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Volume 20 No. 41
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Houston numbers could hurt sports in carriage battles

Surprising subscriber numbers out of Houston suggest that CSN Houston’s much-watched carriage impasse is not likely to be resolved any time soon and, in fact, could start to shift the national debate over the carriage of local sports channels.

Industry sources say that DirecTV and AT&T executives believe they have withstood the pressure that came from the RSN’s launch and now have most of the leverage in their carriage dispute with the recently launched regional sports network. They believe that recent subscriber trends in Houston show that Comcast’s exclusive access to CSN Houston — and its high-profile sports programming — has had virtually no effect on subscriber numbers.

Multiple sources say DirecTV and AT&T have gained subscribers in Houston in the first six months since the RSN’s October launch, even though they did not have access to the channel’s schedule of Rockets games.

Comcast spokesman John Demming said Comcast’s Houston system also had registered video subscriber increases during the same time period — the fourth quarter of 2012 and the first quarter of 2013.

But the fact that DirecTV and other providers are growing their video business in Houston, even without access to Houston’s main pro sports teams, has convinced the distributors to wait out the deal.

And that’s something that worries local sports executives in other markets. They fear that a long-term CSN Houston impasse — coupled with similar carriage problems that CSN Portland, the Pac-12 Networks and FS San Diego are facing — will embolden distributors to take a tougher stand against paying for local sports channels, which are among the most expensive on every cable system.

“It depends on the market,” said Lee Berke, president and CEO of LHB Sports, Media & Entertainment. “Last fall, DirecTV publicly said no to the Lakers. Three weeks later they did a deal. At the same time, DirecTV also said no to the Pac-12. It still doesn’t carry those [Pac-12] networks.”

The nine-month carriage dispute has dominated local headlines in the Houston market and has severely cut into viewership for Rockets and Astros games. The Rockets finished the season with a 1.07 rating, down 33 percent from the previous season even though the team made the playoffs. Through the first 50 games this season, Astros ratings are down 69 percent, to a 0.43 rating. The Astros have one of the worst records in baseball.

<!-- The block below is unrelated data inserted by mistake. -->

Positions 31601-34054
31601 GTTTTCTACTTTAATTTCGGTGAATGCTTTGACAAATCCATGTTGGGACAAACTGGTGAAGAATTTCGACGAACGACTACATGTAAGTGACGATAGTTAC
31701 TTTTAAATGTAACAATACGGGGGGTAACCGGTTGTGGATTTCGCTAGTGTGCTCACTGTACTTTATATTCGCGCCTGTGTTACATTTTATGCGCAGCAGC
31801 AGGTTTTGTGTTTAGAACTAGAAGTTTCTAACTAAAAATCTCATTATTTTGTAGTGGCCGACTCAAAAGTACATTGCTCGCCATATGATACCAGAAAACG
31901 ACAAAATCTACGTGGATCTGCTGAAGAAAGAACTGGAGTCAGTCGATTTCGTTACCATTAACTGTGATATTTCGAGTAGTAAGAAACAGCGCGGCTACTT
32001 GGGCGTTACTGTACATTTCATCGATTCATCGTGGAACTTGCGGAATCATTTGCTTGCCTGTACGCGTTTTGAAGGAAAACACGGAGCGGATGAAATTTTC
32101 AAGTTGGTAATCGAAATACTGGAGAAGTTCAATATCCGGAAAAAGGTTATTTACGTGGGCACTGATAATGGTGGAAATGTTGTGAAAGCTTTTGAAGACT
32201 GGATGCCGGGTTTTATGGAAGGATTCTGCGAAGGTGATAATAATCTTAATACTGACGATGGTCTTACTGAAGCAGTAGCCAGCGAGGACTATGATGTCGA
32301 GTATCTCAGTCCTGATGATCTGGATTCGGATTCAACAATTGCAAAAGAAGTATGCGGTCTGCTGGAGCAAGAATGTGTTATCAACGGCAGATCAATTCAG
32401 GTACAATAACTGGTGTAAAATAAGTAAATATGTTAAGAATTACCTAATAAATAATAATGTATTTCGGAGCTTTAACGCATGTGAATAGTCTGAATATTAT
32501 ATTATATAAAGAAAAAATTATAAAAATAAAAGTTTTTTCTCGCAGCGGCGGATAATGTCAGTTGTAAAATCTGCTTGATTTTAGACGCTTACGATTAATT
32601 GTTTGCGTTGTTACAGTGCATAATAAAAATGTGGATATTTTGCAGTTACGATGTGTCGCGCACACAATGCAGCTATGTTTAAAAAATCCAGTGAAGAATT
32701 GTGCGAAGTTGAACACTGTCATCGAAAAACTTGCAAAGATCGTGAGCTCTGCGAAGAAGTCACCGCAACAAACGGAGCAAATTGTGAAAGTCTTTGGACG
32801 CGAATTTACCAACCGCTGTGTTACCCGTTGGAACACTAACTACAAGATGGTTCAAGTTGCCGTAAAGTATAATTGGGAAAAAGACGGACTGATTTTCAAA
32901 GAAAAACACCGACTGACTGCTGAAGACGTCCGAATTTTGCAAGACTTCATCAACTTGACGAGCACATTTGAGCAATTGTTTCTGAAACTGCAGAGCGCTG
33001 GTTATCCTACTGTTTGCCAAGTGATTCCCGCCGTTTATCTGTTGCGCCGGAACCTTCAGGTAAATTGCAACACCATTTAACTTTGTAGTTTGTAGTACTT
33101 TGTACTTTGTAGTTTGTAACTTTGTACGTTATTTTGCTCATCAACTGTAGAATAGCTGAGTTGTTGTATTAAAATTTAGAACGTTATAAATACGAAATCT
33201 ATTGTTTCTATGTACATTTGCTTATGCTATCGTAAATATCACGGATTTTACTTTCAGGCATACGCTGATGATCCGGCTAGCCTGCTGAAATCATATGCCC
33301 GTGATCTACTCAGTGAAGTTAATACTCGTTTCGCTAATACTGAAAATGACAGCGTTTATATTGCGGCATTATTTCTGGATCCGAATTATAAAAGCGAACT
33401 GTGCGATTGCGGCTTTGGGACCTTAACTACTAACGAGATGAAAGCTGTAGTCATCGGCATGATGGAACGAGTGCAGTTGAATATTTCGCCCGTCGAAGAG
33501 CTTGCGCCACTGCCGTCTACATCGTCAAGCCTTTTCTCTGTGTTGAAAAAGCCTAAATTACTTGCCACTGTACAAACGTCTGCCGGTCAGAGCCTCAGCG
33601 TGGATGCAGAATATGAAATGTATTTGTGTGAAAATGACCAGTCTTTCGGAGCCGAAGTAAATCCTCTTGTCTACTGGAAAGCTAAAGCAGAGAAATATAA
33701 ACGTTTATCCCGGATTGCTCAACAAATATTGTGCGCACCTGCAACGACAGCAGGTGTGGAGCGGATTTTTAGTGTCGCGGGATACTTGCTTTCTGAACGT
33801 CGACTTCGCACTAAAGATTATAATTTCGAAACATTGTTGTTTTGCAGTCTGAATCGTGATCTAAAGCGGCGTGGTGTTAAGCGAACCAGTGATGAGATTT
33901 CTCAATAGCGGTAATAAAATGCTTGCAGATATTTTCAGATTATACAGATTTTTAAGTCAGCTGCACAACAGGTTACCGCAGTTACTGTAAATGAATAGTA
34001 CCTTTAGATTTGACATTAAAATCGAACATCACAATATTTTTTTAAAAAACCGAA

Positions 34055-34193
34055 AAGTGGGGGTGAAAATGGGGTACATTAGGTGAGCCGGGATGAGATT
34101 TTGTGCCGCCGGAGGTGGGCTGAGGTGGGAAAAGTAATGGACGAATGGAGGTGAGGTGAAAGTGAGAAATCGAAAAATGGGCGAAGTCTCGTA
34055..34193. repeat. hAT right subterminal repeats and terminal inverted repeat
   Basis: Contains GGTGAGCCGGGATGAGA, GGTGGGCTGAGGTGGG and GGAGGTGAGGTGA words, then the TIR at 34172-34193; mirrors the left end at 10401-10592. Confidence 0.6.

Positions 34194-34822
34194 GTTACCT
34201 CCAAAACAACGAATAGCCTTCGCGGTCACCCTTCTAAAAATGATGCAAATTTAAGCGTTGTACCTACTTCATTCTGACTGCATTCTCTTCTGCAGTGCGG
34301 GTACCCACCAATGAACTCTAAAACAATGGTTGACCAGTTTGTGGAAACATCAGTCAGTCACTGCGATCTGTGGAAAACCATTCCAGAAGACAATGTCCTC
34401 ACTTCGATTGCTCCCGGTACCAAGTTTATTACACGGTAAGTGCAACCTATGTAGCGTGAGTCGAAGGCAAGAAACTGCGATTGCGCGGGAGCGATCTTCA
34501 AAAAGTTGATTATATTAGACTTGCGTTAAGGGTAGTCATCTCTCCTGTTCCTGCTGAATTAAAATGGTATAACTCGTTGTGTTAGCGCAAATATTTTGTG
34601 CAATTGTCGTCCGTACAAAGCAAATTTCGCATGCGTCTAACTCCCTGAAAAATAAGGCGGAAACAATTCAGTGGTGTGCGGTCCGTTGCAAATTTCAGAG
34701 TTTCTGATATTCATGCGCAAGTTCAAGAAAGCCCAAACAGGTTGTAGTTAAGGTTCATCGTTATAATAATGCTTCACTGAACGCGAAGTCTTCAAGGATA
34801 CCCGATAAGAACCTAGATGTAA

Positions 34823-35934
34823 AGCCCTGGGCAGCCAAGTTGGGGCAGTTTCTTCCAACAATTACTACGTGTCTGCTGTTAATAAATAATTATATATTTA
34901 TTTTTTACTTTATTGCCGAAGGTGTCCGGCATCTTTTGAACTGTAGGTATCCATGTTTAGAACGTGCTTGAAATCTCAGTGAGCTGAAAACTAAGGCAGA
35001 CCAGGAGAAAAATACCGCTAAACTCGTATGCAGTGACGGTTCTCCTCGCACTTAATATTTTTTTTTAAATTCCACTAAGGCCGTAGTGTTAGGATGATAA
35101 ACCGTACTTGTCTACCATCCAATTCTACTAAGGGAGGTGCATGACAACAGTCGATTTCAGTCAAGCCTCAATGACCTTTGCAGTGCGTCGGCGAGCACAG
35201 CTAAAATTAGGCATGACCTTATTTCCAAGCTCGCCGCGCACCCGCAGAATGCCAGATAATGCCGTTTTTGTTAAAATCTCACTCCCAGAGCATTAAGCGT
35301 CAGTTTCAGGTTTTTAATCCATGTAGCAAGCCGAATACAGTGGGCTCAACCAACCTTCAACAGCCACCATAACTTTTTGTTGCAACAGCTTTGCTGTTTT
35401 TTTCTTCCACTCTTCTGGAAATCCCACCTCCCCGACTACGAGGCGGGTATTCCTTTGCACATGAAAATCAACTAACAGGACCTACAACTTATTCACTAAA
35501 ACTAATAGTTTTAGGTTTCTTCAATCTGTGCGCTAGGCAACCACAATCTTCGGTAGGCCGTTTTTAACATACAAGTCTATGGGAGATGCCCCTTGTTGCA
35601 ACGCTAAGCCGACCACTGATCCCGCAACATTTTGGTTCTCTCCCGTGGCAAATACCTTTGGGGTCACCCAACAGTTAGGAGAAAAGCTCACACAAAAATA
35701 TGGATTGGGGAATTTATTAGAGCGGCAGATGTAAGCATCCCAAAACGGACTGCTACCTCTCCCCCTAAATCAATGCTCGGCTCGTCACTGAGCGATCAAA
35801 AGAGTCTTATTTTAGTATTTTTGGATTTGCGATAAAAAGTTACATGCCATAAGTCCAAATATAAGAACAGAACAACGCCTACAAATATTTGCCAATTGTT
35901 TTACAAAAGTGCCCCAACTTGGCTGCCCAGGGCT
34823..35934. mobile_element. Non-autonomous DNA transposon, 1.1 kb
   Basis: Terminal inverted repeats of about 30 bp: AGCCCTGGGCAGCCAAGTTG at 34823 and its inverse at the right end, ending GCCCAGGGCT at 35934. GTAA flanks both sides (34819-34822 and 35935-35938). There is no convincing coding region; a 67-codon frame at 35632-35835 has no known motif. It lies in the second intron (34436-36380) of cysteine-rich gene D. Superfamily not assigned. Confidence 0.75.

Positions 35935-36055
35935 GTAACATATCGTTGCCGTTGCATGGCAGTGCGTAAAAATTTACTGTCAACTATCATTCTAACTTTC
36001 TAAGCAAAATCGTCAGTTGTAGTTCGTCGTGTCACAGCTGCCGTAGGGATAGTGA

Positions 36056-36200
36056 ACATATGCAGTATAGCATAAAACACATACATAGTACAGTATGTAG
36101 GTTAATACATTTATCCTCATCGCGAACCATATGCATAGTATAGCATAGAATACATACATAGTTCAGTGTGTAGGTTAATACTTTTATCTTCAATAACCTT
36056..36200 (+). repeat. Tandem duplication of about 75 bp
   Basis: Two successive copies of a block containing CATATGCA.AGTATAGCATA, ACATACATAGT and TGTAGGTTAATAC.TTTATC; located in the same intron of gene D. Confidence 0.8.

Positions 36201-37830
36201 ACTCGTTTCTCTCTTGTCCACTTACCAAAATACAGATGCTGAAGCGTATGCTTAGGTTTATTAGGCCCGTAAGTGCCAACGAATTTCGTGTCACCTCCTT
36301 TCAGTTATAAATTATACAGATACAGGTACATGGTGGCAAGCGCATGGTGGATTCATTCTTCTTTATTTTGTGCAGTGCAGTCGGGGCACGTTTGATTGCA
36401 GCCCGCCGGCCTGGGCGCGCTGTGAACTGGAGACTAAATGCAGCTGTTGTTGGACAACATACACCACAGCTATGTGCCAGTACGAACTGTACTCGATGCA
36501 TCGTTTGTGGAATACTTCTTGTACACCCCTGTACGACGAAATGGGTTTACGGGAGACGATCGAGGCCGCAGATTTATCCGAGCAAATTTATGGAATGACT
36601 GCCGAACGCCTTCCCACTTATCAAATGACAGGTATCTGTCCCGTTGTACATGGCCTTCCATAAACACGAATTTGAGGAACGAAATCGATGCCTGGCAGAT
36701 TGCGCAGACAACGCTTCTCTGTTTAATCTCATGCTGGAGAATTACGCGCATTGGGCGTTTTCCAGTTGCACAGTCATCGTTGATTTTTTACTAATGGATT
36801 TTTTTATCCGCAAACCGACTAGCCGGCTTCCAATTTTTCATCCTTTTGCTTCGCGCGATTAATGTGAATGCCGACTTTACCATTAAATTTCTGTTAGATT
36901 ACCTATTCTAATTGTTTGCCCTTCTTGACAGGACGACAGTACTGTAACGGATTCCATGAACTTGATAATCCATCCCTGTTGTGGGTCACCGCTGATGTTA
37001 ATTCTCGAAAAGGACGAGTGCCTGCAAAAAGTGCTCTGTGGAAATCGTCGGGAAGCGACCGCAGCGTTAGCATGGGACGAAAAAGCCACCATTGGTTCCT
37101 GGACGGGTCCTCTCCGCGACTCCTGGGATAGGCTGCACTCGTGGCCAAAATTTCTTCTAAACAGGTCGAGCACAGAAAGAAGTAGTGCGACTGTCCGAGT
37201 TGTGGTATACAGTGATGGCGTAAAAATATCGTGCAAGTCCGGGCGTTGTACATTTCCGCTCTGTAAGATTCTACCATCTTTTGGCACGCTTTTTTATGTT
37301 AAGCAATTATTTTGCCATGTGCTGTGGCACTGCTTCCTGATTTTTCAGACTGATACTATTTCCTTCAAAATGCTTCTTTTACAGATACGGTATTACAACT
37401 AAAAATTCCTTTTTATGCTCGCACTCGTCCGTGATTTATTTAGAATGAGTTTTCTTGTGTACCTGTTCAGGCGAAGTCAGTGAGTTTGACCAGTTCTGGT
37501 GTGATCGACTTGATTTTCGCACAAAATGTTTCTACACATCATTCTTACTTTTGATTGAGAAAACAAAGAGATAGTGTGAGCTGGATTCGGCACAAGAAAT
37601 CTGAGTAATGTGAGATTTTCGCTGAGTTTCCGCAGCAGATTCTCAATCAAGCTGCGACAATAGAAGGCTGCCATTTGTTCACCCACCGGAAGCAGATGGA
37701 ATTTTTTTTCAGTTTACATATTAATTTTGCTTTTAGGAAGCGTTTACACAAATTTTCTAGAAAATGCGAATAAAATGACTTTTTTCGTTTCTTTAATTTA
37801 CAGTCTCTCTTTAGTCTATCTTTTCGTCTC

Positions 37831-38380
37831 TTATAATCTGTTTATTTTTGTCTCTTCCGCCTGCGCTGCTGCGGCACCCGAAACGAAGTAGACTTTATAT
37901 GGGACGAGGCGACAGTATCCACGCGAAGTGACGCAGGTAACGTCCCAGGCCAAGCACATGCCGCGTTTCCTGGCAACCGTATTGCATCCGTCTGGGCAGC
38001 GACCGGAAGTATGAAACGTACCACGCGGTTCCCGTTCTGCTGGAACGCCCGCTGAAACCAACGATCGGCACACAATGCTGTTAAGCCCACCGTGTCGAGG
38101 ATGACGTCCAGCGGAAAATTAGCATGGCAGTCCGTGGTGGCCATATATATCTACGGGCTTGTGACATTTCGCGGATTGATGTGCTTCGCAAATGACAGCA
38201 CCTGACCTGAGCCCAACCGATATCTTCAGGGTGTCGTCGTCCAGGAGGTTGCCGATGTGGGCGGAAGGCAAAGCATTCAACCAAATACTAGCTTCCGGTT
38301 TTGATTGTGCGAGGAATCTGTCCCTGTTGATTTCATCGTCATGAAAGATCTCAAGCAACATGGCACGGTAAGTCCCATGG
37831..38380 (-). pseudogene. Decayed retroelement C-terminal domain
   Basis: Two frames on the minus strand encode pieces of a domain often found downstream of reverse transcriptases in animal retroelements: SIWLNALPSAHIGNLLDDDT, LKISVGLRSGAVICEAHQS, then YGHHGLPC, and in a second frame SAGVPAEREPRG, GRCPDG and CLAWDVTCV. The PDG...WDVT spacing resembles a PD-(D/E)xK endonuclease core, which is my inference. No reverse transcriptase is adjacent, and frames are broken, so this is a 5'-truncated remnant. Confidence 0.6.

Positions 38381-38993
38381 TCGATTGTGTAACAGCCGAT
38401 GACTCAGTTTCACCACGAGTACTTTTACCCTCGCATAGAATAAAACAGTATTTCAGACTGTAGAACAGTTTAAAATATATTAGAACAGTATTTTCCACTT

The controversy over CSN Houston has had little direct effect on subscriber numbers in Houston, according to every source contacted for this story. As competition from telephone companies has increased, cable operators like Comcast have been losing subscribers across the country.

Sources said the losses are not the result of cord-cutting; rather, consumers are shifting to other providers.

The distribution problems have caused a rift among the channel’s owners, sources say. Comcast and the Rockets have advocated dropping the channel’s asking price to try and work out a deal. The Astros have resisted.

At a rate of $3.40 per subscriber per month, CSN Houston is one of the most expensive RSNs in the country. Distributors have complained that the rate is virtually double the rate they were paying for the same games on FS Houston just a year ago.

“The problem is that there was a substantial bidding war to get these rights a couple of years ago,” Berke said. “CSN Houston ended up asking for a higher subscriber fee than they have before in order to make things work financially.”

Talks also have been plagued by a round of musical chairs in the negotiating room.

In May, George Postolos resigned from the Astros after an 18-month stint as its president and CEO. He was the point person on the negotiations for CSN Houston, and the club’s point person on stalled distribution negotiations with the RSN.

CSN’s distribution team also took a hit last month when longtime affiliate executive Dana Zimmer left to take a similar job at the Tribune Co.